In a speech hailing a ‘new era for the UK economy’, Kwasi Kwarteng unveiled the biggest tax cuts in 50 years. There will be a reduction in income tax and stamp duty on home purchases, as well as a cancellation of planned increases in business taxes.
In order to kickstart economic growth, Mr Kwarteng said a major change of direction was necessary. However, Labour said it would not solve the cost-of-living crisis and would reward the already wealthy. It comes as the Bank of England warns that the UK may already be experiencing a recession.
Boris Johnson’s economic policies have been overhauled by Mr Kwarteng, who has an eye on boosting economic growth by increasing taxes to fund public services.
In what was dubbed a mini-budget in the Commons, he said high taxes reduce workers’ incentives to work and businesses’ investment incentives. The basic income tax rate will be lowered from 20% to 19% in April, one year earlier than planned.
Moreover, the UK will adopt a single higher rate from April when the top income tax rate is reduced from 45% to 40%.
Among other measures are:
- Home buyers in England and Northern Ireland will have to pay stamp duty on homes worth £250,000 and higher
- The threshold for first-time buyers will rise to £425,000 and the maximum property value they can claim relief on will rise from £500,000 to £625,000
- There will be no increases in duty rates on beer, cider, wine, and spirits
- A bonus cap will be lifted for bankers
- To encourage house building, new investment zones will provide tax cuts and relaxed planning rules for businesses
To address the NHS backlog and pay for social care, Mr Kwarteng reversed the rise in National Insurance payments introduced by Mr Johnson. He also confirmed the scrapping of plans to raise corporation taxes from 19% to 25%.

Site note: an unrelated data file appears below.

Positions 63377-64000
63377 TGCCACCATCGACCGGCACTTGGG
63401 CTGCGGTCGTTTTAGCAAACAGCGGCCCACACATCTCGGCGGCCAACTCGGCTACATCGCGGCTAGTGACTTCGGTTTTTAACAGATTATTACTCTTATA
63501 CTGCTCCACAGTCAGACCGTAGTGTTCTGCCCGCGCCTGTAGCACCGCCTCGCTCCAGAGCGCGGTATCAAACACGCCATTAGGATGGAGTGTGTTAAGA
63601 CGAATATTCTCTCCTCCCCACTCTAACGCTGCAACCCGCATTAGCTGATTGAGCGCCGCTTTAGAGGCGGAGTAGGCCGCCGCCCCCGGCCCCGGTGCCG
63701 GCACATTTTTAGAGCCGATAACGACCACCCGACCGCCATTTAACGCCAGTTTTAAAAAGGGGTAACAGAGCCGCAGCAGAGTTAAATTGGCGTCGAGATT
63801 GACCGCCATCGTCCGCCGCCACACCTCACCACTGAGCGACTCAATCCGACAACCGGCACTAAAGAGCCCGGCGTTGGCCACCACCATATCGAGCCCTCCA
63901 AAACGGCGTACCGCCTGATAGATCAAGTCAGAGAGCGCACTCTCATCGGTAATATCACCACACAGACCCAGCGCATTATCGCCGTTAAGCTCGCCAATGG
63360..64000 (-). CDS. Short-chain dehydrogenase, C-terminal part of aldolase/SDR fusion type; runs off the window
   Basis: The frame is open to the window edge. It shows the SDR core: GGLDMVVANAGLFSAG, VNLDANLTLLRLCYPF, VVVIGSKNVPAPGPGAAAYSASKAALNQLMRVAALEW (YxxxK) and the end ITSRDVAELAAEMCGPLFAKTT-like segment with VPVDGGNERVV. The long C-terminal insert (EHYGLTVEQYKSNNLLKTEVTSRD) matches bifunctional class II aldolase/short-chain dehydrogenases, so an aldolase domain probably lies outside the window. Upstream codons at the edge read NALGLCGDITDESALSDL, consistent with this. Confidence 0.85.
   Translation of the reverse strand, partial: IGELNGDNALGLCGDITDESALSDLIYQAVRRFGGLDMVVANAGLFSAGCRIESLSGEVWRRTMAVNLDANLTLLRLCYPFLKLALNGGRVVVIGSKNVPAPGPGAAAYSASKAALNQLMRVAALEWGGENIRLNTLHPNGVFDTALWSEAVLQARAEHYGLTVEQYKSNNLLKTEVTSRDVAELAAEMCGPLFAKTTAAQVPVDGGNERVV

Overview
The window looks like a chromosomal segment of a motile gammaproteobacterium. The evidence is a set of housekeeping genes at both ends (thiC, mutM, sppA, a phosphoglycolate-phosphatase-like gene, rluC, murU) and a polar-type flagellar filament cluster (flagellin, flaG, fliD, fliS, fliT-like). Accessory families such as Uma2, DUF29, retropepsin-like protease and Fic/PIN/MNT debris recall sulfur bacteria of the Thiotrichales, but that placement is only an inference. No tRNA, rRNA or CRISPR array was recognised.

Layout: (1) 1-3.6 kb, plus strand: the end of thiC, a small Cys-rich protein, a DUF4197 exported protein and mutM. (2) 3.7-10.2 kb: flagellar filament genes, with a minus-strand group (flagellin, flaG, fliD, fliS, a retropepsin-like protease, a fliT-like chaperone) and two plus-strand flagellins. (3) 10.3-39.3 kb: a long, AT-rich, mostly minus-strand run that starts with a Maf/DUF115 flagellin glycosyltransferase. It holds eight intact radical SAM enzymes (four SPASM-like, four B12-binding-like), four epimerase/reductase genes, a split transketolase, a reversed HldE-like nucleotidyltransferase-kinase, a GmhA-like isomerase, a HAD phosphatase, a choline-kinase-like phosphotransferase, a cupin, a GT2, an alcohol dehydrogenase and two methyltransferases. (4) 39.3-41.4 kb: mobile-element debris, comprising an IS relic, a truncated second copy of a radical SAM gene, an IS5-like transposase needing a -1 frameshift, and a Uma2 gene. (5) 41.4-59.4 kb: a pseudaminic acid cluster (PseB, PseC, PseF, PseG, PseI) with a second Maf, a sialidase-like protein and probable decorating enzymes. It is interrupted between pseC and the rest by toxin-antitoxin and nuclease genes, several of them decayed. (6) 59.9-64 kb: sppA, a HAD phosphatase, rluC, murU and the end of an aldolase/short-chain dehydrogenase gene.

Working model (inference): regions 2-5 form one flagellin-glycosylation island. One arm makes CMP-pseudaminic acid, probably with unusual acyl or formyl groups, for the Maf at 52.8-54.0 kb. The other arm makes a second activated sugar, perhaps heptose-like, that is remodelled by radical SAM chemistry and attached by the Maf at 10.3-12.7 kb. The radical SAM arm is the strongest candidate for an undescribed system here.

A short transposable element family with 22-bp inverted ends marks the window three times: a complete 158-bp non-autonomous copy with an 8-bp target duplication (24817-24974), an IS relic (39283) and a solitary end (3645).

It is estimated that the permanent tax cuts announced by the chancellor will cost almost £45 billion by 2027, which will “turn a vicious cycle of stagnation into a virtuous cycle of growth”. “We need a new approach for a new era, focused on growth,” he added.
The rate of the government’s borrowing will increase by £72bn as a result of today’s mini-budget announcements, according to the Treasury. The changes to income tax do not apply in Scotland; however, the cuts to corporation tax and national insurance will apply UK-wide.
Labour described his statement as “an admission of 12 years of economic failure”.
“The Conservatives cannot solve the cost-of-living crisis, the Conservatives are the cost-of-living crisis, and our country cannot afford them anymore,” Rachel Reeves, the Shadow Chancellor, commented on today’s budget annoucement .
“The chancellor has made clear who his priorities are today. Not a plan for growth. A plan to reward the already wealthy. A return to the trickle-down of the past. Back to the future, not a brave new era.” she said.